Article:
New Details in Crash Killing Texas Officer

SAN ANTONIO --

San Antonio Police Chief Bill McManus revealed for the first time on Friday how many drinks 31-year-old Christopher Baldaramos is said to have consumed before driving the wrong way on Interstate 35 and colliding head-on with Officer Stephanie Brown on March 15.

The early morning accident also claimed Baldaramos' life just one day before his 32nd birthday.

"The investigation is still ongoing, but I think it's important the public understand how much alcohol was consumed in this case," McManus said. "It was a lot of beer, a lot of alcohol."

According to McManus, Baldaramos started drinking at the first bar at about 6 p.m. and was cut off by servers at about 11 p.m. after downing 13 pints of beer. One pint is 16 ounces, four more than a standard can or bottle.

McManus said Baldaramos then went to a second bar where he drank three more beers before crashing into Brown just after 2 a.m.

Based on what the chief said, that means Baldaramos drank 16 beers in 8 hours, a total of nearly two gallons of beer.

Investigators haven't released Baldaramos' blood alcohol content yet, but based on what McManus said, and using a BAC calculator available online, it's likely he was two times over the legal limit for a man his size.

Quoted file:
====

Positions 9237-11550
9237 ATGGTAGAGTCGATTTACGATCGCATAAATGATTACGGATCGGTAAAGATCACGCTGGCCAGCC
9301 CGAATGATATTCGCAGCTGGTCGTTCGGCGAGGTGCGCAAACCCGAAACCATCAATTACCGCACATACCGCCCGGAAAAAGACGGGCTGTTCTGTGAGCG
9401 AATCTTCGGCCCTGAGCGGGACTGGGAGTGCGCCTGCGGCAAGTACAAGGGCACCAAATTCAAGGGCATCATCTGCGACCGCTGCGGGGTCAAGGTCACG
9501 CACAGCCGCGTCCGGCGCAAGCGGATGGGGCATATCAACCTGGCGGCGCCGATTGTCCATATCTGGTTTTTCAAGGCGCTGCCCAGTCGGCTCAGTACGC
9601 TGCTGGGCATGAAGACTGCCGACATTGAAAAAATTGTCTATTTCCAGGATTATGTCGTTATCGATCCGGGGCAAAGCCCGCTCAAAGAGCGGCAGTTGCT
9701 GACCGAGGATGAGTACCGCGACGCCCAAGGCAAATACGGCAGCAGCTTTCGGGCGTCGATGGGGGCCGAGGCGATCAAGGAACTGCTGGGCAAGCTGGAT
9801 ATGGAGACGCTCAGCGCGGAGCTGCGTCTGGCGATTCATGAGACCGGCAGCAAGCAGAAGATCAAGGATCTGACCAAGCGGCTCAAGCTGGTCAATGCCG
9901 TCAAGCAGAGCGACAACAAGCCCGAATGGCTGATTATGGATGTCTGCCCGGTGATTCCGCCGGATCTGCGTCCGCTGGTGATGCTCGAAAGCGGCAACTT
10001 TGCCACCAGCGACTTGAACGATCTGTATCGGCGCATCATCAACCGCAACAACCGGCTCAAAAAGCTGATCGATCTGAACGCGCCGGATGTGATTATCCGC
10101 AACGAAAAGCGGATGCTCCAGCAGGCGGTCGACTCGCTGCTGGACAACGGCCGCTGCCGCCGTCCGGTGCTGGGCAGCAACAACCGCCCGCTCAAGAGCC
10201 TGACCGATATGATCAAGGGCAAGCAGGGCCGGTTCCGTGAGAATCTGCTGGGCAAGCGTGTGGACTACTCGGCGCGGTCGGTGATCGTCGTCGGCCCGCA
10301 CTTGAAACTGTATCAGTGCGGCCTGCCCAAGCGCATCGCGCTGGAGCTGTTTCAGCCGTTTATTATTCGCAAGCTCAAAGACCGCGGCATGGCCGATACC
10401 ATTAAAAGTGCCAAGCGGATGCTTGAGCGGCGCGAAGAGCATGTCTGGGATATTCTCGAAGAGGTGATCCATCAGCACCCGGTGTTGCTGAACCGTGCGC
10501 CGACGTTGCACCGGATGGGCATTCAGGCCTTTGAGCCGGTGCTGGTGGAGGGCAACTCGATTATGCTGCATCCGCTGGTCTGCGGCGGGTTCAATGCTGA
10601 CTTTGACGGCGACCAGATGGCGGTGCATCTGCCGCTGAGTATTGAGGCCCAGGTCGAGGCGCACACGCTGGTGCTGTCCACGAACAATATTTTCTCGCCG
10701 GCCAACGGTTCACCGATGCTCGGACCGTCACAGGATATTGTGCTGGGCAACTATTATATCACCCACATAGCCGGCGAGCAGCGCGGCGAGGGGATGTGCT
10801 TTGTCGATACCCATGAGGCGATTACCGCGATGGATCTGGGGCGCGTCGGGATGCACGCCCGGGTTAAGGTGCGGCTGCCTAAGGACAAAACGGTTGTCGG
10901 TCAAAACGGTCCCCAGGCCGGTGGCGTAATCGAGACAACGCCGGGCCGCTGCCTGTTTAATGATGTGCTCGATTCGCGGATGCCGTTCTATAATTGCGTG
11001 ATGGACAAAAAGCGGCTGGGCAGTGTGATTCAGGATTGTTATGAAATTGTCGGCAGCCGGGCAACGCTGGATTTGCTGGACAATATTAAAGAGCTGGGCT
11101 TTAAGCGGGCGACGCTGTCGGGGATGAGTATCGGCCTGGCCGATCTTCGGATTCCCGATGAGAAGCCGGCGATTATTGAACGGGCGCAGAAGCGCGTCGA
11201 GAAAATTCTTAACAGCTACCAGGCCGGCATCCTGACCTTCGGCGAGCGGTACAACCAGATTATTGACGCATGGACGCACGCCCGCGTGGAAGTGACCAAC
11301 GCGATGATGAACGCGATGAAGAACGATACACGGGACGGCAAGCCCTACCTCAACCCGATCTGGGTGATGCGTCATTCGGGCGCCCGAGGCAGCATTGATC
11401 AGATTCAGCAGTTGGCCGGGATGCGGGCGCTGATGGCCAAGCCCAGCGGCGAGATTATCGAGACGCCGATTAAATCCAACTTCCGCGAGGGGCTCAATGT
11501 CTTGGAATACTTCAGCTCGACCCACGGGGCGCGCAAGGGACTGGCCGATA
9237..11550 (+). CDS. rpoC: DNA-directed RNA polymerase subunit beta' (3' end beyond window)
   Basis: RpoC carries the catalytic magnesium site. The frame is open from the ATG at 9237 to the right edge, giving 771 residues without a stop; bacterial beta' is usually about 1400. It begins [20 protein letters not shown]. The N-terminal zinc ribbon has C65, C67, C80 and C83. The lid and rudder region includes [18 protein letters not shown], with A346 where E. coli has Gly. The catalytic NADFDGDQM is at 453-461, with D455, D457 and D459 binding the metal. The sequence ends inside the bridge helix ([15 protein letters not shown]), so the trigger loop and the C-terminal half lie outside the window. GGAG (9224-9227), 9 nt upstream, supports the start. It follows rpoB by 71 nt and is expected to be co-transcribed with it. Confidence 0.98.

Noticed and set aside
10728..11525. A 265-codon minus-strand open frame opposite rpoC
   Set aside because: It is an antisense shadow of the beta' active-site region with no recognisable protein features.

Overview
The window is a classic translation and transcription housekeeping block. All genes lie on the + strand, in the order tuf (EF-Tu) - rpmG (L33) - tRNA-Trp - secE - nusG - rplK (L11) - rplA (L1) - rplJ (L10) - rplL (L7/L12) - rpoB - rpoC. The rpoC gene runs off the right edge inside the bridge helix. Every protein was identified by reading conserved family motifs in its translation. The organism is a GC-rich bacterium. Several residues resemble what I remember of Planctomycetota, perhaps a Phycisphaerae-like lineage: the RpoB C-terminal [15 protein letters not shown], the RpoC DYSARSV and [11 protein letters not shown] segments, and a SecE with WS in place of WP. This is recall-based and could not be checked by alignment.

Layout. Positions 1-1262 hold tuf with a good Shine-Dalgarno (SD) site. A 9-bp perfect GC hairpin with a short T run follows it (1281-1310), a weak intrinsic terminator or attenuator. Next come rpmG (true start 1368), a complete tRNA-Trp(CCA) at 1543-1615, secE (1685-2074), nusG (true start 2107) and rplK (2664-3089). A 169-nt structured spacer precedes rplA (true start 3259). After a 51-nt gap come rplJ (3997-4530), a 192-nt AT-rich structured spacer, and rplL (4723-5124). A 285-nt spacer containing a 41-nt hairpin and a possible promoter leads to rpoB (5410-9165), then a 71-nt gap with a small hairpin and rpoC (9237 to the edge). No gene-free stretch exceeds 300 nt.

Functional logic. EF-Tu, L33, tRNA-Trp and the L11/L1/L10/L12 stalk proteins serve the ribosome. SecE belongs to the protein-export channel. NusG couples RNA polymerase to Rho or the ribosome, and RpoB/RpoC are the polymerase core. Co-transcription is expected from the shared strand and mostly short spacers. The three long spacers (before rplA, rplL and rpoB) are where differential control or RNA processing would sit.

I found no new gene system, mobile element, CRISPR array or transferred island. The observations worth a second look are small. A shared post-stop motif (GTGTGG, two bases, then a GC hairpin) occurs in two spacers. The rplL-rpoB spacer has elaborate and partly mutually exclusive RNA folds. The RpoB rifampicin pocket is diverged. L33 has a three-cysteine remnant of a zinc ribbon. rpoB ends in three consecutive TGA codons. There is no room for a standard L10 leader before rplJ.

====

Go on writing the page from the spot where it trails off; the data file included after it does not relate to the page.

As Fiesta nears, officials have already declared the 10-day party will be a No Refusal period. Anyone suspected of driving drunk will be subject to mandatory blood draws if they refuse to cooperate with officers.

"We want everyone to come into town and have a great time, but we want everyone to do it responsibly and not get behind the wheel if you've been drinking," McManus said.

McManus has promised beefed up drunken driving patrols to cut down on impaired driving, but at the same time, he said he's also worried federal grant money used for those patrols could soon be cut by Congress.

"I've been told that we're not going to lose it. I've been told it is on the table, so we'll have to wait and see what happens but it is a concern," McManus said. "About 30 to 40 percent of our DWI arrests are attributed to that STEP grant money."

According to McManus, the investigation into the fatal accident remains active. San Antonio police detectives are working closely with agents from the Texas Alcoholic Beverage Commission, which is investigating the two bars where Baldaramos drank.

McManus has refused to name those establishments until the investigation is complete. Depending on what investigators find, the bars and their employees could face fines and possibly lose their liquor licenses.

SAPD Chief Sheds New Light On Crash That Killed Officer

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